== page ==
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Why Introverted Leaders Are Ideal for the Post pandemic Workplace

As an extrovert, I hate to admit it, but charisma really doesn’t improve a firm’s performance

By LEIGH THOMPSON
Mon, Jan 29, 2024 9:01amGrey Clock 3 min

Leigh Thompson is the J. Jay Gerber Professor of Dispute Resolution and Organizations and a director of executive-education programs at Northwestern University’s Kellogg School of Management. She is the author of several books, including “Negotiating the Sweet Spot: The Art of Leaving Nothing on the Table.”

I’m an extrovert and I admit I’ve benefited from it.

Outgoing people are more likely to be noticed, selected as leaders and awarded “halo” traits—meaning that other people just assume extroverts are more likeable, intelligent and have other positive qualities. But as a social scientist, I can’t ignore the research: Most of these beliefs about extroverts simply aren’t true.

Studies show that introverts and extroverts are equally effective in academic and corporate environments, and that there is no actual relation between CEO charisma and firm performance.

Yet the misconceptions about extroverts persist, making them more likely to be chosen as leaders over their more introverted peers. That’s unfortunate because in our post pandemic world, replete with remote work, hybrid communication, far-flung team members, artificial intelligence and global disruption, introverts are particularly well-equipped to lead.

That may be hard to believe because of two persistent myths.

First is the widely held stereotype that effective leaders are gregarious, alpha and comfortable in the spotlight, even craving that attention. In reality, the social skills that extroverts display aren’t necessarily predictive of capable leadership.

Second is the belief that quieter people lack leadership skills. They are seen as less social, unassertive, sad and disconnected. Indeed, in a recent study in which people in different groups were instructed to “act like an extrovert” or “act like an introvert” regardless of their actual personalities, those who acted extroverted were disproportionately selected for leadership. And, interestingly, those who pretended to be introverted in that study reported feeling sad.

Both of these myths ignore the reality that introversion, far from being simply a lack of extroversion, is a distinct set of traits with its own large merits. This was true well before the pandemic, but the remote-work environment illuminated the bias even more and highlighted the need to change our perceptions.

Here are five reasons why introverts could be ideal leaders in the redefined workplace.

1.Remote-work performance. Extroverts’ job performance declined when the pandemic forced many businesses to go remoteA study of remote workers found that extroverted employees became less productive, less engaged and less satisfied with their jobs. A separate study found that team average extroversion had a large negative effective on team performance—that is, the more extroverted the team members were as a group, the worse they performed.

2. Dealing with adversity and change. Introverts show a greater capacity to engage, think through and make wise choices during periods of adversity and change. A recent investigation found that introverts had more positive attitudes toward AI and using AI overall than did extroverts. A separate study found that during periods of high conflict, extroverts develop fewer energising relationships with their teammates and aren’t viewed as proactively contributing to the team. Introverts, however, often possess a predisposition for things like empathy and thoughtful communication—all critical for navigating team dynamics and conflict in tough times.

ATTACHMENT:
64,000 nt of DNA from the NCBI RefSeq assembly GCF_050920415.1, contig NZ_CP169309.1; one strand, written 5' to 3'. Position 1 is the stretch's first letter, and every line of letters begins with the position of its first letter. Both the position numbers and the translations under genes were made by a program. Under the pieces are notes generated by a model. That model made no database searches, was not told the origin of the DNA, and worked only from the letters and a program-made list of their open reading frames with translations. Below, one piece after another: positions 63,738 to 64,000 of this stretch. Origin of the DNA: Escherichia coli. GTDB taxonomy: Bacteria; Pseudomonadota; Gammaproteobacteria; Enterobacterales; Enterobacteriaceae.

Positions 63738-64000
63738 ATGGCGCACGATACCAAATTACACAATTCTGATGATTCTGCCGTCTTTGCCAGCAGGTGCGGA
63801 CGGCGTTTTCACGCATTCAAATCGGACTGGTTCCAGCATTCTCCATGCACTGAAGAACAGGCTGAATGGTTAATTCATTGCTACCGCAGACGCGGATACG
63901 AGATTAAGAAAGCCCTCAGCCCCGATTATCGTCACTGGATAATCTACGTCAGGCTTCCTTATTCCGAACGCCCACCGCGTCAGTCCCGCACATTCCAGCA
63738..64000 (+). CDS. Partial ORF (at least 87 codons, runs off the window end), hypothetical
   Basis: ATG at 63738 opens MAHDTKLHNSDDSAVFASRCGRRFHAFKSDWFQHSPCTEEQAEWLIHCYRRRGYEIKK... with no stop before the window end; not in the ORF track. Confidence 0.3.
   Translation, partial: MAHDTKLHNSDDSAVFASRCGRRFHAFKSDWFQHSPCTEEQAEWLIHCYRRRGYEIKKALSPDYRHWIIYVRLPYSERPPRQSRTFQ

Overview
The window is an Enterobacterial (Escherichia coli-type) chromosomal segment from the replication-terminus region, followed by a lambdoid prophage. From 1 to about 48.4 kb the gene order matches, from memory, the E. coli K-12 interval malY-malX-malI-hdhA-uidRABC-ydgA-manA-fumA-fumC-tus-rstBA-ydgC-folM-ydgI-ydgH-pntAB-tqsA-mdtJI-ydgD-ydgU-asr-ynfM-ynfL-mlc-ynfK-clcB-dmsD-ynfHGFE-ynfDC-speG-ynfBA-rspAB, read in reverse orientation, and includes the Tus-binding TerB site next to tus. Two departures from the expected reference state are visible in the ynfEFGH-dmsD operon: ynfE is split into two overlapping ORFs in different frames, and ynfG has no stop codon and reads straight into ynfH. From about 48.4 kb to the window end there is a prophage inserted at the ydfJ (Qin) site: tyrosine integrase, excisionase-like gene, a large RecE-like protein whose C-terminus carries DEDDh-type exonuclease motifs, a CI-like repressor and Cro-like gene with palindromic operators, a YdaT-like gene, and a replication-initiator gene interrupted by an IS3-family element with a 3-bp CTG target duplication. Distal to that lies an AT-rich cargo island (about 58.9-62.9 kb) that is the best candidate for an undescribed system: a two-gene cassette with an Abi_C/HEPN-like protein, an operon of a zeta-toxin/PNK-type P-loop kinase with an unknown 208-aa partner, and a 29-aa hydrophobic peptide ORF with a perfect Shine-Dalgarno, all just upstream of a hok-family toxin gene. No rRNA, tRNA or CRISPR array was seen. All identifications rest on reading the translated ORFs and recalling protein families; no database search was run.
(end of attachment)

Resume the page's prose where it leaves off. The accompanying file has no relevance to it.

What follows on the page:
3. Creativity. Introverts’ creativity flows well in the quiet aftermath of group interactions, positioning them as formidable leaders for innovative and reflective tasks. In studies of communication and conflict, introverts’ tendency to think before speaking was seen to yield more creative solutions.

4.Avoiding avoidance. Most humans approach positive things and avoid negative things. Sounds like a good policy—unless we’re talking about workplace challenges. Research has shown that extroverts commit more passive avoidance errors—that is, when the going gets tough, they tend to avoid the situation altogether; meanwhile introverts are more likely to inspect the half-empty glass or the disappointing customer-satisfaction data, generating insights and solutions.

5. Resilience against quitting. A study of over 200 people revealed a correlation between extroversion and burnout—that is, the more extroverted a person reported themselves to be, the more likely they were to burn out. Introversion, on the other hand, was uncorrelated with burnout, suggesting better immunity.



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The chip company that is cashing in on the market’s artificial-intelligence obsession seems to many investors like an unstoppable force

By By Gunjan Banerji, Hannah Miao and Juliet Chung
Mon, Feb 26, 2024 5 min

Nvidia ’s historic run is minting profits for investors big and small . Many are betting the boom is just beginning.

They are piling into trades that the chipmaker’s shares, which have more than tripled over the past year , are headed still higher. Some have turned to the options market to look for ways to turbocharge their bets on artificial intelligence after a blockbuster earnings report sent the stock up 17% over the past two days.

The exuberance reflects hope that the company is the vanguard of wide adoption of artificial intelligence—and an intense fear of missing out among investors who have sat on the sidelines while the company’s valuation has eclipsed $2 trillion .

With the help of Nvidia, stocks have stormed into 2024 . The S&P 500, which has chalked up fresh records in recent weeks, is up 6.7%. That is the index’s second-best performance for this time period over the past 10 years. The gains were only surpassed by an 11% increase in 2019.

Nvidia has contributed to about a quarter of those gains, according to S&P Dow Jones Indices.

The Nasdaq, too, is up 6.6% this year and neared a record Friday. The tech-heavy index has been boosted by Nvidia, which this week tacked on $277 billion in additional market value, along with six other tech titans collectively known as the Magnificent Seven.